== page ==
Online Content Editor
VCU saw a 37 percent increase in the number of complaints reported to the university Integrity and Compliance Office during fiscal year 2014.
There were a total of 276 reports filed in FY 2014, up from 202 in the year prior. Furthermore, 19 percent of reporters remained anonymous, opposed to only 11 percent in FY 2013.
In VCU’s annual integrity and compliance report, complaints are divided into six categories: human resources, financial, risk and safety, research, athletics and academics.
Each filing is handled internally by VCU and reporters have the option to file anonymously. Overall, only 33 percent of the reports filed in FY 2014 were substantiated, meaning the ICO found violations of VCU policy or law had taken place.
Seventy-three percent of the 276 reports from FY 2014 fell under the human resources category which includes possible violations such as failure to report leave, employee misconduct, discrimination and harassment, sexual assault, bullying and nepotism.
The ICO found no violation or misconduct in 61 percent of human resources filings. There were also noted increases in the area of discrimination and harassment reports for FY 2014 accompanied by a 2 percent decrease in bullying.
The report states that increases can likely be attributed to improved awareness of reporting expectations and resources among faculty and students.
“In most cases, these allegations were due to a combination of employees being disciplined for inappropriate behaviors, for performance issues, and some instances of lack of respect and breakdowns in communication,” the report states.
The financial category of complaints had the second largest concentration of reported concerns at 12 percent of all reports.
Possible financial violations include fraud, misuse or abuse of resources, falsification of records and conflict of interest. In 70 percent of reports related to finances the ICO found no violation or misconduct.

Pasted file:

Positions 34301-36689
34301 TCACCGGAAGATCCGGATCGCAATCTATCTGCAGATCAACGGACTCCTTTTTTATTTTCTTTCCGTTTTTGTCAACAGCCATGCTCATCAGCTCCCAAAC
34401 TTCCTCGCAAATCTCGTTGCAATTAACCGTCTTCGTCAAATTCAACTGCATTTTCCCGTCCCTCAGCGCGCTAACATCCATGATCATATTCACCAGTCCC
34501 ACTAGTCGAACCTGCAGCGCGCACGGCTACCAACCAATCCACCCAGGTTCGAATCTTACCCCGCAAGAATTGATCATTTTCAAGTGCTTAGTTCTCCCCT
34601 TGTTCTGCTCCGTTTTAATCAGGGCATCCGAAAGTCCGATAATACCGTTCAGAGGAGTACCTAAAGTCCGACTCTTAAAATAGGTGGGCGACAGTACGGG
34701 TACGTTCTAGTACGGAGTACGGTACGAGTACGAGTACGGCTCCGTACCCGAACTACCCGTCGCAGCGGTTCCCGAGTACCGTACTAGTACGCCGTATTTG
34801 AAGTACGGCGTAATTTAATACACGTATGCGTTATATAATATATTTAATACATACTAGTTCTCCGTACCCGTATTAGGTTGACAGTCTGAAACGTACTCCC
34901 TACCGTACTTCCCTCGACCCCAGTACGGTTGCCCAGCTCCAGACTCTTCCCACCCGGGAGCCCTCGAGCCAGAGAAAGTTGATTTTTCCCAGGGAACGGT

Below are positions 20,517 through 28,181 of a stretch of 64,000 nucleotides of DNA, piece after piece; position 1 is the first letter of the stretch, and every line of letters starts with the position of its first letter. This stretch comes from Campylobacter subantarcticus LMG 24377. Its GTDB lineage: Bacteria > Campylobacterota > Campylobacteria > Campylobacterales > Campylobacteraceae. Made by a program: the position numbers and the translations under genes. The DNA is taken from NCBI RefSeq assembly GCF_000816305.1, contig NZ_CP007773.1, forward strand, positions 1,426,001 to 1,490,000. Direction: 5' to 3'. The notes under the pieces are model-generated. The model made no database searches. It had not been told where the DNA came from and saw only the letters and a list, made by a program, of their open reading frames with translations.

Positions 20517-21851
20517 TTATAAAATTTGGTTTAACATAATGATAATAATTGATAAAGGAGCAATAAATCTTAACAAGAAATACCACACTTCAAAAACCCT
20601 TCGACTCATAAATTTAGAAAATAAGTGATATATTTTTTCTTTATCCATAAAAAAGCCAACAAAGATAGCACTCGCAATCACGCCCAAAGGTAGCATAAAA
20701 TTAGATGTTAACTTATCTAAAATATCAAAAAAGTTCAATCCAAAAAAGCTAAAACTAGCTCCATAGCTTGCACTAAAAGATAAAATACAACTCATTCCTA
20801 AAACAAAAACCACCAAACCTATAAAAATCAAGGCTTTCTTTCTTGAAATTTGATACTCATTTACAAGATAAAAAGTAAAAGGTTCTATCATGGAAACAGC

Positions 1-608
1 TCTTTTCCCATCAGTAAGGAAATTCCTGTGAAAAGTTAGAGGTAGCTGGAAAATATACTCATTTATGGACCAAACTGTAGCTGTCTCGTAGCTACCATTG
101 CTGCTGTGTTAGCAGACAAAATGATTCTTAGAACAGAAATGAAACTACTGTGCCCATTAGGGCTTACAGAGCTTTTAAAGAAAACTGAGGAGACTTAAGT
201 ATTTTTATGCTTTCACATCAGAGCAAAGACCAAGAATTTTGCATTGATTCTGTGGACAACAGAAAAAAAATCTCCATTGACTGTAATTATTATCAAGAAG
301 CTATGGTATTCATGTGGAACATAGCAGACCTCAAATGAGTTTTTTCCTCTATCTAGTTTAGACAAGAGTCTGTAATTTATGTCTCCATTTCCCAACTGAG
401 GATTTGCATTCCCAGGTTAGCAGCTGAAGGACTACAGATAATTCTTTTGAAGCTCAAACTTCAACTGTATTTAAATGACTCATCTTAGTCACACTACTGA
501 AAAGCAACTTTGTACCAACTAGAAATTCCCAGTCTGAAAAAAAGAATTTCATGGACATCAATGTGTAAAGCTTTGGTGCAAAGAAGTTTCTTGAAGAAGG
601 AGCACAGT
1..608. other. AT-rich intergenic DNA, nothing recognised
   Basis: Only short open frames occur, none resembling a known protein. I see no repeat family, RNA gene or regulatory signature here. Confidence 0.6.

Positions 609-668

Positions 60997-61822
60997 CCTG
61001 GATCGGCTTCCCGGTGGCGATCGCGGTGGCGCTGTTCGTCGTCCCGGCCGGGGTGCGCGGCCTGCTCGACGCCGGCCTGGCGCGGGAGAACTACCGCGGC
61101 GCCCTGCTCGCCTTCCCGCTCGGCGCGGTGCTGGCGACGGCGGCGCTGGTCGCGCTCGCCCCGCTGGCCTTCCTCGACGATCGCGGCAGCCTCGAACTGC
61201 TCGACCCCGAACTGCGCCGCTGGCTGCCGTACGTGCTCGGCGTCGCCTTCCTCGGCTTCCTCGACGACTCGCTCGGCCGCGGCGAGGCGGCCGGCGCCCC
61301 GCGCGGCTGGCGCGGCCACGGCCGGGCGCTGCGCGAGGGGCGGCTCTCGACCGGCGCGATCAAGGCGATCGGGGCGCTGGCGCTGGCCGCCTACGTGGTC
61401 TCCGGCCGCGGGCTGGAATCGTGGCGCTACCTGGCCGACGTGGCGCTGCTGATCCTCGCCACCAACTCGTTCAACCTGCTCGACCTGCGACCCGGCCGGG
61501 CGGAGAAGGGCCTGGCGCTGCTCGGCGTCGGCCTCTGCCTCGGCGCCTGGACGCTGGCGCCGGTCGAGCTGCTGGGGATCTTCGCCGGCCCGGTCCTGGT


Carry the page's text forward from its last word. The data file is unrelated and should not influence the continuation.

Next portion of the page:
Faculty members filed more than three of every four reports. Students reports comprised only 11 percent of filings. Seventy-eight percent of reports are filed by direct contact with compliance partners at the ICO.
When the ICO substantiates a report it is dealt with on a case-by-case basis regarding the issue at hand.
“Overall, the appropriate management function in the area determines final disciplinary actions,” states the VCU Duty to Report Policy. “This policy does not supersede any existing policies addressing employee discipline or due process afforded to employees.”
Furthermore, the federal government has implemented a pilot program to protect employees working on federal programs.
The initiative provides a list of appropriate channels for reporting concerns, which include members of Congress, an inspector general, a VCU employee responsible for investigating misconduct and other appropriate government channels. It does not protect whistleblowers who approach media outlets with information.
Susan Robb, senior associate vice president for research administration and compliance, said VCU would handle a whistleblower approaching the media the same as one who handled their case internally, however.
“We always try to protect any individuals reporting in good faith,” Robb said.
William Cole, executive director of VCU assurance services, said that the university prefers to handle reports of misconduct internally, but the federal program provides a last resort for individuals receiving federal funding who are not satisfied with the results of ICO investigation.
“The first thing you should do before going to the federal whistleblower program is try and work it out with your own institution,” Cole said.
Cole is not aware of any cases at VCU where reporters utilized the program.